Now, at this point, I could have politely left this little store and the nice gentleman inside. I’m sure he meant no harm. He thought he was helping.

I could have just said “Oh, you’re right. I’m sure he’ll be just fine.” But I didn’t.

Something rose up in me that was so unexpected, it surprised me. It wasn’t anger. It wasn’t aggravation.

It was a sudden awareness that he didn’t know what autism was. He thought I was telling him my grandson was somehow broken. That he needed to be fixed.

Like I thought he was sub-par and I was ridiculing him……calling him a name. Autistic. He didn’t understand.

I decided to “inform” this man about autism. I made it my duty, right then and there in that tiny little convenience store, to preach about it.

Maybe it was because all those people had told me nothing was wrong with Noah in the past….. That he would outgrow it.

Now I knew the truth. Maybe, now HE needed to know the truth.

Ok, maybe I was a LITTLE bit angry. For whatever reason, I started “explaining”.

I told him that it was more than just his speech…..that it was his eye contact and how he gets overwhelmed easily and how he doesn’t really acknowledge people he doesn’t know.

I was spewing, in a very polite way, facts about autism that I had read about for the past year.

1 in 68 children…..

It’s hard for them to make conversation…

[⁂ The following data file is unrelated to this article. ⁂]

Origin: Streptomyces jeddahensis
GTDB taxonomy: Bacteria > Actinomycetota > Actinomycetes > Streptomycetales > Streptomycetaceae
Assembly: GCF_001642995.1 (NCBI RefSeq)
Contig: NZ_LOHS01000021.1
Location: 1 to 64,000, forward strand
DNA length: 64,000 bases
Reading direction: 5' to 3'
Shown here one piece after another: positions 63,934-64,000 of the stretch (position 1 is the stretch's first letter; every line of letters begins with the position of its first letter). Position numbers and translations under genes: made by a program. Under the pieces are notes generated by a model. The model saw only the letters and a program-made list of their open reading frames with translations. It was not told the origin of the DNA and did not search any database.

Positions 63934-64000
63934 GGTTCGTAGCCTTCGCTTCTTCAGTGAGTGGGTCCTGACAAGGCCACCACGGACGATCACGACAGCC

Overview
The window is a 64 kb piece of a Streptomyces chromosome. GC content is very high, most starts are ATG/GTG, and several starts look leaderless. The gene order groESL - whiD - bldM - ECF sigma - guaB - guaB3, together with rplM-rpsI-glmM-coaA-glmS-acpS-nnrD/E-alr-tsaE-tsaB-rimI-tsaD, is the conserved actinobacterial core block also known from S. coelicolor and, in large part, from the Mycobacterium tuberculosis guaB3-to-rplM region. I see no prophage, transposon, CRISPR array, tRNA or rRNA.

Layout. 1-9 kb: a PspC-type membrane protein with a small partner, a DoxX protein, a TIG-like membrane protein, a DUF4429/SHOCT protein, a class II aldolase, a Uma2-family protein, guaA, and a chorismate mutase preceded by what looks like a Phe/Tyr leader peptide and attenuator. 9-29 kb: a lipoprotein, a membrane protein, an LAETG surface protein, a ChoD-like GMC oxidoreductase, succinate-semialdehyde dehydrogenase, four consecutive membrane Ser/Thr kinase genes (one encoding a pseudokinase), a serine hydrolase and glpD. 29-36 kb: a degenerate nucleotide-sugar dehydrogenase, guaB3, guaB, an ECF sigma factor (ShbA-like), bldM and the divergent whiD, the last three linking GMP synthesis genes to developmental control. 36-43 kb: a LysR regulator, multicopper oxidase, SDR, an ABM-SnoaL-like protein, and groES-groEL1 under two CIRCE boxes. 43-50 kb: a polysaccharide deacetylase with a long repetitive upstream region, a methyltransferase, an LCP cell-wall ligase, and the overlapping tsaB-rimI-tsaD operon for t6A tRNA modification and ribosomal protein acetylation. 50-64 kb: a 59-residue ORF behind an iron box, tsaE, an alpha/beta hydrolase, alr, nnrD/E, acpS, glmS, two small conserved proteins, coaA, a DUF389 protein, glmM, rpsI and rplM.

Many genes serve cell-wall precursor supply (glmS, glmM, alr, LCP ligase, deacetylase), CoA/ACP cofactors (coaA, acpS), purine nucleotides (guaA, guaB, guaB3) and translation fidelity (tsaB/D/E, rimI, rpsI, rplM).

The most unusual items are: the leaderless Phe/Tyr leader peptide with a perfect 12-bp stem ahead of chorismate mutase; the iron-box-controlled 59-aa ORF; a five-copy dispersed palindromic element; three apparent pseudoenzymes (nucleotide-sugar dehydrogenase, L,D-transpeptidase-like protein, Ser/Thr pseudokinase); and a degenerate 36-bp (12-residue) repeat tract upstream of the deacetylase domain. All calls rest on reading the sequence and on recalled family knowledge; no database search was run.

It’s really a social disorder too……

He’s really smart and knows his ABC’s..

Einstein was believed to be autistic…..

The words were coming out so fast, I couldn’t stop them….and no one else could understand them.

By the end of my little informative lesson, there were a couple of customers behind me and a look of confusion on this nice mans face. He just smiled at me and said:

“Early steps came to my house once a week for a while and now my son is fine. Maybe you could try that.”

Well…that was a failure.

He didn’t get it at all!

I left there feeling a little defeated; like I hadn’t done my job. I was supposed to be an advocate for Noah.

I’m supposed to inform people about autism, right? Maybe not like that though.

The thing is, I want people to get to know NOAH. Not Noah, the kid with autism.

It would be nice if everyone understood WHY he does the things he does but I want them to know him beyond that.

I want them to know how he loves to snuggle with his G-Paw at night in his big chair.

I want them to know that taking him outside gets the biggest laughs from him.

I want them to know how bubbles make him squeal with delight and how when he’s tired he runs around the living room in an endless loop, screaming with joy, just before he passes out from exhaustion.

He’s such a happy little boy.

I want the world to know HIM.

How do I do THAT?

I don’t know.

Not yet.

But I’m working on it.

In the meantime, I should probably stay away from that convenience store.

 

Written by, Christy Savely

My name is Christy Savely. I have 4 children and 4 grandchildren. My oldest grandson is on the spectrum and is non verbal. My husband and I are raising him now. This was written when Noah was only 2. He is almost 5 now.

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  • Lynsey

    April 16, 2019 at 4:28 pm
    Reply

    I know this all too well with not just my autistic son but also my very shy daughter. I can say Adam is autistic, he […] Read MoreI know this all too well with not just my autistic son but also my very shy daughter. I can say Adam is autistic, he is non-verbal. Savannah, however, I get so embarrassed when she ignores people. Thank you for writing something that hits so close to home. Read Less